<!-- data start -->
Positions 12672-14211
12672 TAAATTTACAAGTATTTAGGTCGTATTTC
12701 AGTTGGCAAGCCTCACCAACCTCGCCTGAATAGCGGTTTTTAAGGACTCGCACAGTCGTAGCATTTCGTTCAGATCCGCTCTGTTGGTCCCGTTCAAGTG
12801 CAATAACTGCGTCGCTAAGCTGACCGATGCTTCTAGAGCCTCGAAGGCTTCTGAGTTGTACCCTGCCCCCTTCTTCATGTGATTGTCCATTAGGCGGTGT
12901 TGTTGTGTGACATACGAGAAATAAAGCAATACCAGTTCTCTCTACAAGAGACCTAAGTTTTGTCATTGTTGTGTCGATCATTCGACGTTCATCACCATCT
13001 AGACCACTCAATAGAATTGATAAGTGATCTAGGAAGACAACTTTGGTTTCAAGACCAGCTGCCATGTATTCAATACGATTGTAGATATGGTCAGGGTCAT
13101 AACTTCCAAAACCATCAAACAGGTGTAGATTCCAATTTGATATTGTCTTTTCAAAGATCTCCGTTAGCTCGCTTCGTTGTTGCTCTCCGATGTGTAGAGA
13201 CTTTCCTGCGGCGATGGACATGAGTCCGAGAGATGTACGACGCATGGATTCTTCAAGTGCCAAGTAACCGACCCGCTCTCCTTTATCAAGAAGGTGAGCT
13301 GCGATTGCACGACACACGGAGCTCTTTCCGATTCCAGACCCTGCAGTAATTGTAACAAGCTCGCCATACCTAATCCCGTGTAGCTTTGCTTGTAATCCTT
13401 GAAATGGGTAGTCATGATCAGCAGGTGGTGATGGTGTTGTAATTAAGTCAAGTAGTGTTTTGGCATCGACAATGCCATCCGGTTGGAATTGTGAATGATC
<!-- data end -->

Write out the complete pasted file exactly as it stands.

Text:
Positions 12672-14211
12672 TAAATTTACAAGTATTTAGGTCGTATTTC
12701 AGTTGGCAAGCCTCACCAACCTCGCCTGAATAGCGGTTTTTAAGGACTCGCACAGTCGTAGCATTTCGTTCAGATCCGCTCTGTTGGTCCCGTTCAAGTG
12801 CAATAACTGCGTCGCTAAGCTGACCGATGCTTCTAGAGCCTCGAAGGCTTCTGAGTTGTACCCTGCCCCCTTCTTCATGTGATTGTCCATTAGGCGGTGT
12901 TGTTGTGTGACATACGAGAAATAAAGCAATACCAGTTCTCTCTACAAGAGACCTAAGTTTTGTCATTGTTGTGTCGATCATTCGACGTTCATCACCATCT
13001 AGACCACTCAATAGAATTGATAAGTGATCTAGGAAGACAACTTTGGTTTCAAGACCAGCTGCCATGTATTCAATACGATTGTAGATATGGTCAGGGTCAT
13101 AACTTCCAAAACCATCAAACAGGTGTAGATTCCAATTTGATATTGTCTTTTCAAAGATCTCCGTTAGCTCGCTTCGTTGTTGCTCTCCGATGTGTAGAGA
13201 CTTTCCTGCGGCGATGGACATGAGTCCGAGAGATGTACGACGCATGGATTCTTCAAGTGCCAAGTAACCGACCCGCTCTCCTTTATCAAGAAGGTGAGCT
13301 GCGATTGCACGACACACGGAGCTCTTTCCGATTCCAGACCCTGCAGTAATTGTAACAAGCTCGCCATACCTAATCCCGTGTAGCTTTGCTTGTAATCCTT
13401 GAAATGGGTAGTCATGATCAGCAGGTGGTGATGGTGTTGTAATTAAGTCAAGTAGTGTTTTGGCATCGACAATGCCATCCGGTTGGAATTGTGAATGATC